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      ISRTV Amazon Store   11/29/16

      Hi All, We created an Amazon store that's pretty basic and currently only for U.S. shoppers. If you purchase something from it and then other items through Amazon, we make a small commission. It won't cost anymore than Amazon normally does but will help support our show and website and would be greatly appreciated ! You can get to it by going here : http://www.isrtv.com/isrtv-amazon-store/ Thank for your support !


Popular Content

Showing content with the highest reputation since 05/26/17 in all areas

  1. 7 points
    Presenting our First Look at the new 2017 Ford GT GTE, coming to iRacing in a matter of days. We hope you enjoy our look at it. And for the rest you...here's how you win a 3-month (4 available) or 1-year (2 available) NEW subscription to iRacing (New as in you've never had an iRacing account before). 1) Sign up on the ISRTV.com forums 2) Write a comment below 3) Profit We'll announce the winners this Wednesday, June 7th (winners will be contacted via PM) so make sure you sign up and comment!
  2. 6 points
    Presenting our latest Test Drive of DiRT 4 on the PC with us checking out Landrush. But you already knew that... Now on to the real reason you're here. We are doing a little DiRT 4 giveaway. We have 3 copies of the game to giveaway; 1 on Steam, 1 on PS4 and 1 on Xbox One. Steam and Xbox One codes can be redeemed worldwide, PS4 code is for North America only. Here's how you enter for a chance to win DiRT 4. 1) Sign up here at the ISRTV forums (and we hope you stay awhile even after the giveaway) 2) Comment below letting us know what platform you would like DiRT 4 on (and write whatever else is on your mind) 3) That's it. We will contact the winners via PM here on the forums this Friday (June 9th). Good luck! *UPDATE* Due to popular demand, we are now giving away 9 codes, 3 on each platform. Will draw names around noon est Friday.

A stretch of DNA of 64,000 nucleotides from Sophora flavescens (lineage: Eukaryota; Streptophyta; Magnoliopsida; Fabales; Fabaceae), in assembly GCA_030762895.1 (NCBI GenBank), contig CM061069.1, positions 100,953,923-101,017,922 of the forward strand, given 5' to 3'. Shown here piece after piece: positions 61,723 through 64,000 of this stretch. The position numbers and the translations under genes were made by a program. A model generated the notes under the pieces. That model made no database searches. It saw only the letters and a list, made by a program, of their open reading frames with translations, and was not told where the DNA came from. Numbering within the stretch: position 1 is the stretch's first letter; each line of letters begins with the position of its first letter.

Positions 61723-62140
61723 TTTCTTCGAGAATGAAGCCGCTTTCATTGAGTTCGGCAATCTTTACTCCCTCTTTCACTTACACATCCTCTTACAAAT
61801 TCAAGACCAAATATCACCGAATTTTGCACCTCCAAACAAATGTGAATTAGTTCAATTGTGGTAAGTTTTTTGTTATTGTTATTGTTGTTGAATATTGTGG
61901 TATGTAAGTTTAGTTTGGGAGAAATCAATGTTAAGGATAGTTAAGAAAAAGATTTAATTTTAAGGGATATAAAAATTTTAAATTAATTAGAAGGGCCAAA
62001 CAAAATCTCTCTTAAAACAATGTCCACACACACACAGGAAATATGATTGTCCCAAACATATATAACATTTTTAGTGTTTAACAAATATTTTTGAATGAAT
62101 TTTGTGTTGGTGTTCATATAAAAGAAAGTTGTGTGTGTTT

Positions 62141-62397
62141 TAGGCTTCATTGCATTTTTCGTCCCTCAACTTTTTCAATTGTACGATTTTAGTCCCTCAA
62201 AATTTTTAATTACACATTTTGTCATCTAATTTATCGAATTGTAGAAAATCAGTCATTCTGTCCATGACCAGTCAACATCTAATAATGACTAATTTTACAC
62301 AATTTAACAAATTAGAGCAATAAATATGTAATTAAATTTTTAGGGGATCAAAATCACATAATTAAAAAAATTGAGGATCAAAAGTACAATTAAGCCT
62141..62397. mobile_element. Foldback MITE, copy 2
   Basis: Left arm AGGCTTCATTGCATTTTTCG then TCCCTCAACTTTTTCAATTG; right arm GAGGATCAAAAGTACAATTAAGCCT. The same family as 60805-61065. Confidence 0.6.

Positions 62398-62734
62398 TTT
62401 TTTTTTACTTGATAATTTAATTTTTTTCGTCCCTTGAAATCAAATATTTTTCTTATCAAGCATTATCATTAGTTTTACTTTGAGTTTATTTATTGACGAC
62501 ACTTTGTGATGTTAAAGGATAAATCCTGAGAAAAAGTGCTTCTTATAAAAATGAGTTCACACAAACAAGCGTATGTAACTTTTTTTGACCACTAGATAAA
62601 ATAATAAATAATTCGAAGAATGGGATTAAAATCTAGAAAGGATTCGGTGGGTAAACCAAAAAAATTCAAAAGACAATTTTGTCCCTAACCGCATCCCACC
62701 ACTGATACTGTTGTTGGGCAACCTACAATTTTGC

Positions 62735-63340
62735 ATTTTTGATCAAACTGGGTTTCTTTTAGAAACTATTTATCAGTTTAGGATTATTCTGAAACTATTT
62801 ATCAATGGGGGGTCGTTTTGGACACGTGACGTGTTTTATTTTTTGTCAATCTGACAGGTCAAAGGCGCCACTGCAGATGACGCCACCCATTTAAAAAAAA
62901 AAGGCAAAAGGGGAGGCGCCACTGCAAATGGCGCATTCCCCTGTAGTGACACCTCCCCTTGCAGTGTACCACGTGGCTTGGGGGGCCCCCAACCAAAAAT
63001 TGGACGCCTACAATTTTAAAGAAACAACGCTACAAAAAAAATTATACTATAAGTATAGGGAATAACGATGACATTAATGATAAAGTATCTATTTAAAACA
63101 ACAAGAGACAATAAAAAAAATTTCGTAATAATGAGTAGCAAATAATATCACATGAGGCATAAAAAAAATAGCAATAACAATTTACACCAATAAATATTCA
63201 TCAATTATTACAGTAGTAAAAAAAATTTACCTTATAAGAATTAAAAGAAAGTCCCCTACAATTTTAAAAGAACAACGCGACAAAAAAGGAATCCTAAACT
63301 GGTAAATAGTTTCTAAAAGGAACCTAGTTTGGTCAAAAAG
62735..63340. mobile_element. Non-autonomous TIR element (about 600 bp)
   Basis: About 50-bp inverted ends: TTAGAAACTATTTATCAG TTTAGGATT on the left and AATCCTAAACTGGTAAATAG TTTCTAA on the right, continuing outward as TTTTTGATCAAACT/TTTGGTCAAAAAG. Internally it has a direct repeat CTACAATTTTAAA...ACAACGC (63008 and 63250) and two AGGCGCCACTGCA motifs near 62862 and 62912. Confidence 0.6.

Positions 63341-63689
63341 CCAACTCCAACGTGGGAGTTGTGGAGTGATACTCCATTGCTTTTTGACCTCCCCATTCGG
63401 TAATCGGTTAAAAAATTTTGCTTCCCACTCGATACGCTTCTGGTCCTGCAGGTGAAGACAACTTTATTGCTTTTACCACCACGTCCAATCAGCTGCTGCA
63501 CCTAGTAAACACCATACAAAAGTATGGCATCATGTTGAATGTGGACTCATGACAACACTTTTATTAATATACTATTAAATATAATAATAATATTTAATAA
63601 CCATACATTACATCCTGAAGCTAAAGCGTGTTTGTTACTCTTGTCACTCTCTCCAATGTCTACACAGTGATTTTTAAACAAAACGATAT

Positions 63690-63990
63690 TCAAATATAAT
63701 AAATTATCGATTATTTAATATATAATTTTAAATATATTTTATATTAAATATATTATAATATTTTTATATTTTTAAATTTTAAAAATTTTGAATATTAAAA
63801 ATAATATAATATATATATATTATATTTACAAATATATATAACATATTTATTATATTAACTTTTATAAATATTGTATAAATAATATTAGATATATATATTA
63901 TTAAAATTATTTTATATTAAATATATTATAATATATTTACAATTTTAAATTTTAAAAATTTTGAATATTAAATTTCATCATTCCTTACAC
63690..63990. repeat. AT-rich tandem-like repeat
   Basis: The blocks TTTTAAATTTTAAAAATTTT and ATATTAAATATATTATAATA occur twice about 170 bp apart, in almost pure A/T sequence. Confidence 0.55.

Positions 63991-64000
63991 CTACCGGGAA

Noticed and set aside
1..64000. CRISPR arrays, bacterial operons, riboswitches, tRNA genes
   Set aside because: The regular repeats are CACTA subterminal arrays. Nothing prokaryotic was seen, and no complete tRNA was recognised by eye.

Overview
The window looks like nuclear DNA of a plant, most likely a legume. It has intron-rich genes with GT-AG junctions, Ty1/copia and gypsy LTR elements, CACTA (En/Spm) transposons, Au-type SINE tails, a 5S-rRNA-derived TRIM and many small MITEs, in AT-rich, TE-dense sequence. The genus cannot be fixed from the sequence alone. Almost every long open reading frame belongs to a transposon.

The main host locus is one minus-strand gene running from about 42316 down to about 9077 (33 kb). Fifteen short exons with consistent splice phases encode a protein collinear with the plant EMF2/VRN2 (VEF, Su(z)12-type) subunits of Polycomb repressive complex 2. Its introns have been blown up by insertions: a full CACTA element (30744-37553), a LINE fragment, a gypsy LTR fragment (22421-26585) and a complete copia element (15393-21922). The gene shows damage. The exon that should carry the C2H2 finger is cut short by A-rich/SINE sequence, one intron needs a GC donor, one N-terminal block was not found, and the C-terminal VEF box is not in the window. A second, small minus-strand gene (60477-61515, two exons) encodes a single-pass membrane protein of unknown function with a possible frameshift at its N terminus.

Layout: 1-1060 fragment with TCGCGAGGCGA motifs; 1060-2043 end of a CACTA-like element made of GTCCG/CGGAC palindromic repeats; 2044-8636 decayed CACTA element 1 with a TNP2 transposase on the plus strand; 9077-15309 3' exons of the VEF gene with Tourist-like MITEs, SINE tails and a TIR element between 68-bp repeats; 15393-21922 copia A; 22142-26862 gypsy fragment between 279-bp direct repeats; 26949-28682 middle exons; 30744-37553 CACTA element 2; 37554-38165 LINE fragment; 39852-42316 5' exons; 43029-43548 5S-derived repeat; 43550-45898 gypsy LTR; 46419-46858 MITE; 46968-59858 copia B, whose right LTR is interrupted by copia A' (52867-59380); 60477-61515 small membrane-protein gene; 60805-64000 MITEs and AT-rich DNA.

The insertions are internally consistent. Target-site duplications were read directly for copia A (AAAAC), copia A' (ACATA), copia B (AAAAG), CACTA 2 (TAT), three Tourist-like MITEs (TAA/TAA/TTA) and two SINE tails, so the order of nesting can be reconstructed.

3. 5 points
    The RealGT prototype is finished. Please let me know if you have any questions.
  4. 3 points